Several months ago Patti and I were having dinner with some dear friends in Franklin. During our meal, I noticed my friend was wearing a pair of great looking boots. I commented on how good they looked and asked about their comfort. Come to find out these were not just any boots. They were custom fitted and hand made. He asked me if I had ever worn boots to which I replied I had not. My friend then said he would like to buy me a pair of custom made boots, but I would have to go to Dallas in order to be fitted. (When I found out what a pair of boots, especially custom boots cost I was first, blown away, and second, most grateful for a friend willing to give me that kind of a gift). Well, that was months ago and, honestly, I had forgotten all about it until I had to make a trip to Dallas this week. I called my friend back home to make sure he still wanted to do this, get the name of the boot maker and then made an appointment for a fitting. Now let me just say that today I learned more about about boots than I ever knew was possible .
But I also learned a valuable life lesson about taking care of people. From the moment I walked in the door of M.L. Leddy’s (boot maker), I was made to feel like the most important person in Ft. Worth. The service went beyond friendly; it was extraordinary! First, there were introductions by name of everyone who had a part in the process. The lady up front walked me to the fitting room and introduced me to Raz, who would, for the next 90 minutes, measure my feet about every way you could measure a foot. He traced my feet into the pages of an old-fashioned bank ledger and assigned me a page andbook number where all my measurements are recorded forever. I joined the ranks of 250,000 customers that have included presidents, rock stars and royalty since 1922.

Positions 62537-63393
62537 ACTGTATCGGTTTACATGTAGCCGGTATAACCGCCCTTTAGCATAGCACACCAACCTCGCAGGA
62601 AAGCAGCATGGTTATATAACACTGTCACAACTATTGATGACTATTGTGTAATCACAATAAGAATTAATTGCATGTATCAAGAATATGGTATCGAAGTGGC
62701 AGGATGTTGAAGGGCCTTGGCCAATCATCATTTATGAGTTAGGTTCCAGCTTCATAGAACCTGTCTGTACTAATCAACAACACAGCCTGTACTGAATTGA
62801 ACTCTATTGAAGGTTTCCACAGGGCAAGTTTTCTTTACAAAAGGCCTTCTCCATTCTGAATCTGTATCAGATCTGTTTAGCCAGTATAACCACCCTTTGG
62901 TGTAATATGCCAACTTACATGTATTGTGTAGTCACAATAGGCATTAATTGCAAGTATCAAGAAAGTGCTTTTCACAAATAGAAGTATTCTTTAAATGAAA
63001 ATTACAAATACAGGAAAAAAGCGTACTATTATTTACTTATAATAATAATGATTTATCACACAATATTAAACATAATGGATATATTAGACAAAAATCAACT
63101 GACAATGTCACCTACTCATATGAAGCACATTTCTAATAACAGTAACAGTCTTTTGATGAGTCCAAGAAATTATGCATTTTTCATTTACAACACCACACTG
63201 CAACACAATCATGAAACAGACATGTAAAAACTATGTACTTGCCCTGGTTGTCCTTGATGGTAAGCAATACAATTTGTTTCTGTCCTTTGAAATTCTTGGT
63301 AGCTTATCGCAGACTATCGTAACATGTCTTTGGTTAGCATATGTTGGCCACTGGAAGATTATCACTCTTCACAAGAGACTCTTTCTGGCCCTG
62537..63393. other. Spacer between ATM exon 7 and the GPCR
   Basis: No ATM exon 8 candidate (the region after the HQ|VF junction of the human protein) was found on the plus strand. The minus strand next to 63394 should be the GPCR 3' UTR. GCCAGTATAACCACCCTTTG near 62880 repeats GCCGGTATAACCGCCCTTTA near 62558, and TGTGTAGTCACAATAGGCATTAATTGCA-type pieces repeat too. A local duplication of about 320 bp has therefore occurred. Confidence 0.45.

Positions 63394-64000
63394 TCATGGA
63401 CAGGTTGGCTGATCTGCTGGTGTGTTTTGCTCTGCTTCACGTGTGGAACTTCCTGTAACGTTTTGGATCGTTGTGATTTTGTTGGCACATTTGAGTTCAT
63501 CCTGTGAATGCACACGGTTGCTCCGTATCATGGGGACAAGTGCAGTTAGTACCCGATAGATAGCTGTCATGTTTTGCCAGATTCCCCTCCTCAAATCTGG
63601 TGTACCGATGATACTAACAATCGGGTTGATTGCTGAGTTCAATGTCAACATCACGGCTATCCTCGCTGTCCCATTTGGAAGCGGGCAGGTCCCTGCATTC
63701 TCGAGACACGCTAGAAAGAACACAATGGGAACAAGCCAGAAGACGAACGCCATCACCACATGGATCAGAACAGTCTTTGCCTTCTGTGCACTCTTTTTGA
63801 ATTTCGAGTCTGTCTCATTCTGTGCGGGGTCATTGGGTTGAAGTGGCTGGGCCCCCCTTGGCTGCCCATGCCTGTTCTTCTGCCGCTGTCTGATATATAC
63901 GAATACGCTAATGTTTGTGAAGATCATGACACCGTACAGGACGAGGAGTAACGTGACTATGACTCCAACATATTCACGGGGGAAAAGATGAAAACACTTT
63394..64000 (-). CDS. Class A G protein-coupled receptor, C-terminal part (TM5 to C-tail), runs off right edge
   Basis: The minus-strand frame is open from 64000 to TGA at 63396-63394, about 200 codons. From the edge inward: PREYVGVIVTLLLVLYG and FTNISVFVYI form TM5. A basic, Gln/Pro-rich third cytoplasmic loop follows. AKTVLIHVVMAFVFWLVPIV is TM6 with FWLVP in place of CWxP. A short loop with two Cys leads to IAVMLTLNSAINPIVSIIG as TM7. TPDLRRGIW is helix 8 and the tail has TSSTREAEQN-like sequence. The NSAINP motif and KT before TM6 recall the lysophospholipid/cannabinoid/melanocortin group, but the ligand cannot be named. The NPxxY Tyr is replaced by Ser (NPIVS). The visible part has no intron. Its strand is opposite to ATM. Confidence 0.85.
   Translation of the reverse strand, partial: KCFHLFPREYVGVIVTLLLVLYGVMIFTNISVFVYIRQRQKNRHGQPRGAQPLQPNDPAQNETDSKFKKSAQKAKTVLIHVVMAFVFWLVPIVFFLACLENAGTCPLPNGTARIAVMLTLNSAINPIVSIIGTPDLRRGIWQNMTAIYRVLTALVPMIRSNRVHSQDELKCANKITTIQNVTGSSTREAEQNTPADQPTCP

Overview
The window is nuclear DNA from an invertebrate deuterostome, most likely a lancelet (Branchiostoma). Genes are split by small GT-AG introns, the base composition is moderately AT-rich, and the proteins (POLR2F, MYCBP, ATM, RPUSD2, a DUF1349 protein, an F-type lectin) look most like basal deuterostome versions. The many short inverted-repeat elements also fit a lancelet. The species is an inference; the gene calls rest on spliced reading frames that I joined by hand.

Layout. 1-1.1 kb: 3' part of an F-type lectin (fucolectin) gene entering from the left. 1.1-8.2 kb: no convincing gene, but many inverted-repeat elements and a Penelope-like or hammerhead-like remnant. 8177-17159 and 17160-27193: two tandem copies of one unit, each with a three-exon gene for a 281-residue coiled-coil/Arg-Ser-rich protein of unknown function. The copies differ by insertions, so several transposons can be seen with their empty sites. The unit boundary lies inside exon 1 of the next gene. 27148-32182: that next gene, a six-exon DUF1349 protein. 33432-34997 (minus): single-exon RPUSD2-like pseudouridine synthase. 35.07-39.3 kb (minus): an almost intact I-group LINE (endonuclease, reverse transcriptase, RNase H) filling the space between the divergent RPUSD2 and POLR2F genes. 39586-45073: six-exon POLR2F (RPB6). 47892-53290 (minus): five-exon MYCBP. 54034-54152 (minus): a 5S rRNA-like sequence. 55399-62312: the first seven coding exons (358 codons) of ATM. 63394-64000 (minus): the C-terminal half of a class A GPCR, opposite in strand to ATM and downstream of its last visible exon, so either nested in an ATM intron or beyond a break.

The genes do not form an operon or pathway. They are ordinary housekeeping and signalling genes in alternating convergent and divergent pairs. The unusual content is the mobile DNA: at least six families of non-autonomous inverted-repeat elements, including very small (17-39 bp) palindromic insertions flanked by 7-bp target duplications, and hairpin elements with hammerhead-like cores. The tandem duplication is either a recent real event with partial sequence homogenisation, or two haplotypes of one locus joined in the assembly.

It was the kind of experience that their website promised, “a welcomed respite from the world’s hurried and impersonal pace.” Conversation was like friends getting together for lunch, lots of fun, lots of laughter. Attention to detail was unbelievable to the adjustment of the arch support Â in the left boot by 1/16th of an inch. Raz had me to try on more than a dozen pairs of boots in order to keep tweaking to make sure I got just the perfect fit. Now keep in mind that my boots won’t be ready for another 10 months!
When we were finished, I walked out the door almost laughing about the whole experience. Wow! While most people in our society over promise and under deliver, I had just had the service experience of a lifetime (I called my very gracious friend back home just to thank him for the experience)!
As I have thought about this experience all day, it has really made me think about our “customer service” at TPC. Do we make people feel that we really appreciate their presence? When they leave our service do they feel like their investment of time was worth it? Did we over promise and under deliver or did we provide the kind of experience we advertise? I want to go home and take a fresh look at the details of how we do ministry. I want every person who walks in our doors to have the best experience that we can humanly provide. I have a new determination to “Give ‘Em the Boot.
P.S. I am looking forward to receiving and wearing my new boots almost as much as I enjoyed visiting the great folks at M.L. Leddy’s.